Thank you for exposing the inequities in the rates patients pay for surgeries at American as opposed to foreign hospitals in "Under the Knife in Bangalore" [May 12].
In 2003 when I needed major back surgery, I found that my non-group health insurer had not contracted with my local hospital, where my surgery would be performed. I would be charged the "rack rates" your article exposed. My insurance, on the other hand, would only pay reasonable and customary charges for this spinal procedure, probably far short of the "rack rate." So, even people with insurance can be charged this rack rate, yet their insurance would cover far less. I decided to get a second opinion at a neurosurgery hospital in Montreal, only a one-hour drive away. This Canadian hospital quoted me a very reasonable rate based on a flat fee per day of confinement. I paid only a separate fee to the neurosurgeon. My insurer agreed to pay all charges from the Canadian hospital and the surgeon's fee. I was able to schedule my surgery much sooner in Canada and probably saved my insurer around $30,000. I had a full recovery and enjoy white-water kayaking, back-country skiing, and even rock climbing.
As a patient who had plastic surgery after weight loss, I couldn't be more pleased with my final outcome as a result of the outstanding efforts of my doctor and the staff of a clinic in Tijuana, Mexico. I checked my doctor's credentials, read testimonials of previous patients, and learned everything I could of him, the procedures he performs, and his education, experience, and accreditation through the American Society for Aesthetic Plastic Surgery. I had several phone calls and corresponded with him and his staff, so I knew exactly what to expect. To reiterate what the story said, do your homework and research, and you'll increase chances of a successful result.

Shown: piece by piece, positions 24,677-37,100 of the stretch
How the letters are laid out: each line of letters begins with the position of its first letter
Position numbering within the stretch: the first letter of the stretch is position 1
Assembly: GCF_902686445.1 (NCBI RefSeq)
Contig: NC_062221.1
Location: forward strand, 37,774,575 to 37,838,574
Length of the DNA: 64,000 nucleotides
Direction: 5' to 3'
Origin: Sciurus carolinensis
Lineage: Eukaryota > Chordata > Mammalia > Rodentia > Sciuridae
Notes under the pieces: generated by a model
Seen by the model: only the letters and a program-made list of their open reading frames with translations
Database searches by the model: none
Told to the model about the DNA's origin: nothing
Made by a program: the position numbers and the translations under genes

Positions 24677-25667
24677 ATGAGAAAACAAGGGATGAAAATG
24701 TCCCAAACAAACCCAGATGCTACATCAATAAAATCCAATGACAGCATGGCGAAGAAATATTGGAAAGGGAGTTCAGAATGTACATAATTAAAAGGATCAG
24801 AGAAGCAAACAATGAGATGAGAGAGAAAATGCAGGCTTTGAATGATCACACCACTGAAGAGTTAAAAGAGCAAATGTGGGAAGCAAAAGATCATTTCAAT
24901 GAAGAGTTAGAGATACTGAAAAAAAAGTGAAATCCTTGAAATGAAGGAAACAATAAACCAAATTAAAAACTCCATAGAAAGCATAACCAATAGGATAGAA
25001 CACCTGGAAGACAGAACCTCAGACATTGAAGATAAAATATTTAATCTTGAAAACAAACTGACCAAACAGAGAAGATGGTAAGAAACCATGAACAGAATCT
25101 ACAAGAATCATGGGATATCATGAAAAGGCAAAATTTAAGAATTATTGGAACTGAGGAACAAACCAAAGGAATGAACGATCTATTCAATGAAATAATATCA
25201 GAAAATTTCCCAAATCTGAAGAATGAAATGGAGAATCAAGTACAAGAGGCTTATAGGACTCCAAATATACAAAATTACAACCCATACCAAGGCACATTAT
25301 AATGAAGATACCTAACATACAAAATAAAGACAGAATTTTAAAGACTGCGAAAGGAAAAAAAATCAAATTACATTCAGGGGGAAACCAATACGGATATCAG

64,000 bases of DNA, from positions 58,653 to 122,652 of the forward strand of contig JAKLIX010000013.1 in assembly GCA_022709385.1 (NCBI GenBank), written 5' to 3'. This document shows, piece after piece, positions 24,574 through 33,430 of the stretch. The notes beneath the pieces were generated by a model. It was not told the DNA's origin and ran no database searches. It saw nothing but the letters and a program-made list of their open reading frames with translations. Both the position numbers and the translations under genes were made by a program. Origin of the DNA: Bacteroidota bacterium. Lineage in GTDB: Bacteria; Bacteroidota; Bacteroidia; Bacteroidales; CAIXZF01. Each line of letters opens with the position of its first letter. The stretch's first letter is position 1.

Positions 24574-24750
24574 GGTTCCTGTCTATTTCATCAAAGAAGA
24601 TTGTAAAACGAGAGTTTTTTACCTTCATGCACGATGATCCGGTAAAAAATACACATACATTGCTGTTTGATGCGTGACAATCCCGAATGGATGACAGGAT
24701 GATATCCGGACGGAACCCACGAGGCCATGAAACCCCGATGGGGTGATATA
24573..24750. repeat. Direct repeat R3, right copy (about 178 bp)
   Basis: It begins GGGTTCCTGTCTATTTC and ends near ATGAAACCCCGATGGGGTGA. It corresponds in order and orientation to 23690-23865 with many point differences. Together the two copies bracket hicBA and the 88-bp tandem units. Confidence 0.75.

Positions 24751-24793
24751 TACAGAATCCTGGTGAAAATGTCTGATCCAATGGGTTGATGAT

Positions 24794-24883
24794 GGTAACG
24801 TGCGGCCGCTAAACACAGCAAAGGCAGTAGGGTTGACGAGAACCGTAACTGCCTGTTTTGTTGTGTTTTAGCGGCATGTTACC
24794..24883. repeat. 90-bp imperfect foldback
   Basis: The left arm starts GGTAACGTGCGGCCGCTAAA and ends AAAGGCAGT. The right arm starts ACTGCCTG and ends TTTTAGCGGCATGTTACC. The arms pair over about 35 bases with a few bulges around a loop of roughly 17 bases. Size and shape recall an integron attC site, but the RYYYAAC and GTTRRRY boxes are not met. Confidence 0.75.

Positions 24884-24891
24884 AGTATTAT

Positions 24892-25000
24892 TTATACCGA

Verajane S. Hurlbut
Winter Haven, Fla.
I found it interesting that medicare reimbursement in the United States for several procedures listed in your "Cross an Ocean, Save Big" table, comparing the costs to other countries', fell in the middle, between Singapore and Taiwan. These countries do not have the regulatory hurdles or costs associated with malpractice that U.S. physicians have. Yet Medicare reimbursement is similar. As physician shortages loom in this country and more physicians refuse to participate in Medicare, the population that had better get used to flying to Taiwan for hip replacement isn't the uninsured but our seniors.
Dan M. Podeschi, M.D.